By a vote of 315 to 116, the House of Representatives, under the ambitious new leadership of Speaker of the House Nancy Pelosi (D-Calif.), passed a bill today to increase the minimum wage. The legislation proposes to raise the federal minimum wage from $5.15 per hour to $7.25 per hour over two years.
“While this is a definite improvement over the current minimum wage, $15,000 a year still isn’t enough to support a family in this country. But it’s a step in the right direction and the Senate should follow suit.”
NOW applauds the tenacity of the new Congressional leadership and the inclusion of raising the national minimum as part of their “first 100 hours” goals. With this momentum, the Senate should work quickly to pass a clean minimum wage bill and send it to George W. Bush for signature.
“This is good news for women and families,” says NOW President Kim Gandy. “This is a bold statement to George Bush and a tribute to the voters who said they wanted to see a change. Gandy adds, “Women’s wages are the lowest of the low, and it is time our elected officials took notice. Raising the minimum wage is a matter of fairness.”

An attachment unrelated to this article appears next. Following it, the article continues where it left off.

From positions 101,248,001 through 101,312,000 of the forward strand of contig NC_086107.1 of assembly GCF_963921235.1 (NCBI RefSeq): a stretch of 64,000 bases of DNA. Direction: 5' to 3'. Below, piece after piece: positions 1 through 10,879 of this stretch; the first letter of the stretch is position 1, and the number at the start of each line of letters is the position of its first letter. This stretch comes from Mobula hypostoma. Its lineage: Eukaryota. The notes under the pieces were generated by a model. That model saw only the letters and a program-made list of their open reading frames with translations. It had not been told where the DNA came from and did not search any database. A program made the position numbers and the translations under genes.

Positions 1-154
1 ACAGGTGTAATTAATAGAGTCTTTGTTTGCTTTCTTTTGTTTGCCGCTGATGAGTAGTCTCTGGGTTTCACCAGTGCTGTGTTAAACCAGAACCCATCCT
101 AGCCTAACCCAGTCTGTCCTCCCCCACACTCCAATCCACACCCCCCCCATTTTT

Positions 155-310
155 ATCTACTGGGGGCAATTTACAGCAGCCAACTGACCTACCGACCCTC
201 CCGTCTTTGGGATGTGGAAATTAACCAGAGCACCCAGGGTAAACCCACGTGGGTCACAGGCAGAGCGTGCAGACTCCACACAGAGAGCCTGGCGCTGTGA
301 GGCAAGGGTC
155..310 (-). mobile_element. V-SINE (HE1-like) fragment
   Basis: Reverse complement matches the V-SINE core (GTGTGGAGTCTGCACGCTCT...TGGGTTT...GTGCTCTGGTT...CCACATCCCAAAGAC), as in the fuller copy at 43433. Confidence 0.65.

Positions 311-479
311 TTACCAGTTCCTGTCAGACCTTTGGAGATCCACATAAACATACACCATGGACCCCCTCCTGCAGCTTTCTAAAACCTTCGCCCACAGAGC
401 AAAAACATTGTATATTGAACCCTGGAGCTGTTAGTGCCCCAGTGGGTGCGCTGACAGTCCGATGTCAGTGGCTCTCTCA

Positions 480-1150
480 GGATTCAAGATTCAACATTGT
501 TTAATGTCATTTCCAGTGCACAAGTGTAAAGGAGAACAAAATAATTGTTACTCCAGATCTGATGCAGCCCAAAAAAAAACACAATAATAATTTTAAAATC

Consider these facts: Nearly two-thirds of all minimum wage workers are women. Overall, women are twice as likely as men to work at the minimum wage. Congress has not provided minimum wage earners with a raise in almost 10 years. However, in the last nine years, Congress has voted itself seven pay increases. In addition, the number of people in poverty has increased by 5.4 million since President Bush took office. Nearly 37 million people live in poverty, including 13 million children. Among full-time, year-round workers, poverty has doubled since the late 1970s – from about 1.3 million then to more than 2.6 million. An unacceptably low minimum wage is a key part of the problem.
There is still much work to do – the Senate is expected to vote on the legislation next week. We are confident and hopeful that our allies in the Senate will do the right thing for women and families.